COVID-19 vaccines are here — and while they’re rolling out to a wider swath of the U.S., coronavirus cases are still a reality. That means COVID-19 tests are still in demand, and there is still misinformation swirling online about them.
One such video that racked up more than 33,000 views on YouTube claims that “nanobots” — specifically nanoparticles called Morgellons — enter your brain when a COVID-19 test swab goes up your nose. The video cites silvery strands found inside swabs as evidence.
Here’s how we checked out the claim.
Look for clues in the YouTube video
One thing to note right away: COVID is spelled with a pipe symbol instead of an “i.” Intentional misspellings are one way users get around bans on misinformation on websites like YouTube. And when it comes to video evidence, stay skeptical and look out for red flags.
The video is low quality, so we can’t be certain of what we’re seeing on camera. And while the silver fleck does look like it’s moving, we don’t know if there is a fan in the room or other trick the uploader might have used to give that effect.
The video title and description refer to “nanobots,” but the narrator in the video describes silvery strands inside a COVID-19 test as “nanoparticles” and “Morgellons.” Inconsistency is something to watch, as well.
Practice lateral reading while researching the claim
Nanoparticles are super tiny. Microscopic. Nanoparticles are less than 100 nanometers in size, according to Wikipedia. (Check out this video from MediaWise Ambassador John Green for tips on how to use this powerful resource.) This is the first of several tabs we will open as we research the claim — a fact-checking technique the Stanford History Education Group refers to as lateral reading.
A sheet of paper is about 100,000 nanometers thick, according to the National Nanotechnology Initiative, which studies this topic for the U.S. government. It’s impossible to see nanoparticles with the naked eye.
So what are those silver flecks coming out of the COVID-19 test? And what are Morgellons? The test in the video is from a brand called CLASSIQSwabs, so we went straight to the source to see if we can learn more.
The company’s website lists rayon, polyester and cotton as the main materials in its test kits. A keyword search for “rayon polyester covid test” yielded a fact-check from Reuters. The article explains that polyester can build up static charges and appear to wiggle, which may be why the strands appear to be moving.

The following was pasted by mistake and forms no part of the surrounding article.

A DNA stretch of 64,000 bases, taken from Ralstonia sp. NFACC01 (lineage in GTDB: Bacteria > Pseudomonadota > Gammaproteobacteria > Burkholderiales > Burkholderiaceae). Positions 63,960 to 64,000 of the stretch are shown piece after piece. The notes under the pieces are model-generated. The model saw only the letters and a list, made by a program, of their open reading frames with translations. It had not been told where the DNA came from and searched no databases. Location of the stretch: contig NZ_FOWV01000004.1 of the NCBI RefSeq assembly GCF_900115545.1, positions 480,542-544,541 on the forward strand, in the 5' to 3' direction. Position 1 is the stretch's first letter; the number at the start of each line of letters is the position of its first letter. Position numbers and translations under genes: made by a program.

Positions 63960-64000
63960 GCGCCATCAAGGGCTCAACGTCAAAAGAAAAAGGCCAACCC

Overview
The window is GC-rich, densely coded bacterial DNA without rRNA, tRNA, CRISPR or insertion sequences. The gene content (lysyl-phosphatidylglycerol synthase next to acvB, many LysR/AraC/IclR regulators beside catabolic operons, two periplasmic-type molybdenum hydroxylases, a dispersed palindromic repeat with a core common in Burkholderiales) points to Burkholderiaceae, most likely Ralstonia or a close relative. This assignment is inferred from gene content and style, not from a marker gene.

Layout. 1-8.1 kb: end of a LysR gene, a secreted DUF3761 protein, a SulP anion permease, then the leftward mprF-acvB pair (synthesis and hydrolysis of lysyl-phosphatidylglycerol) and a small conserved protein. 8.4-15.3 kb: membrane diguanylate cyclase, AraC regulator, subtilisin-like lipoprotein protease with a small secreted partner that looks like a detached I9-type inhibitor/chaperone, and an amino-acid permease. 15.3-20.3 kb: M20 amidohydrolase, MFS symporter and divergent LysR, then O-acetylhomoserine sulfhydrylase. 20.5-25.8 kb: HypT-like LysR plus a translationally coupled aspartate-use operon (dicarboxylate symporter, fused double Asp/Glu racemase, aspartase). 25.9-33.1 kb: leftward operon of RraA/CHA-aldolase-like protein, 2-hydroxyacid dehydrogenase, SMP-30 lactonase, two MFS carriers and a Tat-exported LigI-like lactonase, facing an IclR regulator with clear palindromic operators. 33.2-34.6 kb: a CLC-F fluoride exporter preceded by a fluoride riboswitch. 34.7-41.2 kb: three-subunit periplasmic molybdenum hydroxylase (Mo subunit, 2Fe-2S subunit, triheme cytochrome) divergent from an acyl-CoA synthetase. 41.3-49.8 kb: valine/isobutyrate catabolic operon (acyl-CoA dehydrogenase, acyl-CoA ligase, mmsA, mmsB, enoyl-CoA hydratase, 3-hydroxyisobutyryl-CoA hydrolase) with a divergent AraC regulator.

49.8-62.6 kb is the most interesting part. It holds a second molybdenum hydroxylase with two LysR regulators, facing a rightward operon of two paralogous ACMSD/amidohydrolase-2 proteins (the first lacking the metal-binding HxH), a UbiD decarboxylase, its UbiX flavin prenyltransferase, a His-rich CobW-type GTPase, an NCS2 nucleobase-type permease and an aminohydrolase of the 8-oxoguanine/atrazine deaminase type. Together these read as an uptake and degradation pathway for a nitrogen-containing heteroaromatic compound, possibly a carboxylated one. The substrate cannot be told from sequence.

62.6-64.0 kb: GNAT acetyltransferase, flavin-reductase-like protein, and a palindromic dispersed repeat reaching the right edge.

The Reuters reporter behind that piece fact-checked the same video — and spoiler — gave it a false rating.
Onto Morgellons, which Reuters covers, as well. “Morgellons disease is an unproven skin condition in which sufferers report that fibers are being released from sores on their body.” Doctors have labeled the disease a delusion. The claim that Morgellons-related fibers are living nanoparticles within the COVID-19 test swab is baseless.
Check out other sources to put the claim into context
While doing research for this fact-check, it became clear that there are a lot of false claims circulating social media about coronavirus tests and nanoparticles. And now, there is similar misinformation being spread about COVID-19 vaccines. According to another Reuters article, there are false claims that nanoparticles in one vaccine contain small robots or computers.
And PolitiFact recently checked a claim that the COVID-19 vaccines contain nanoparticles similar to microchips implanted in pets that then allow you to be tracked through 5G networks. PolitiFact gave that a Pants on Fire rating.
Both reported that the vaccine does contain lipid nanoparticles. But remember, nanoparticles are ridiculously tiny — way too small to contain a computer chip that can track you.
This is a good illustration of how misinformation can carry very similar themes across subjects.
Not legit. The strands from the testing swab in the video are shiny and appear to move because of the synthetic — nonliving — material in them.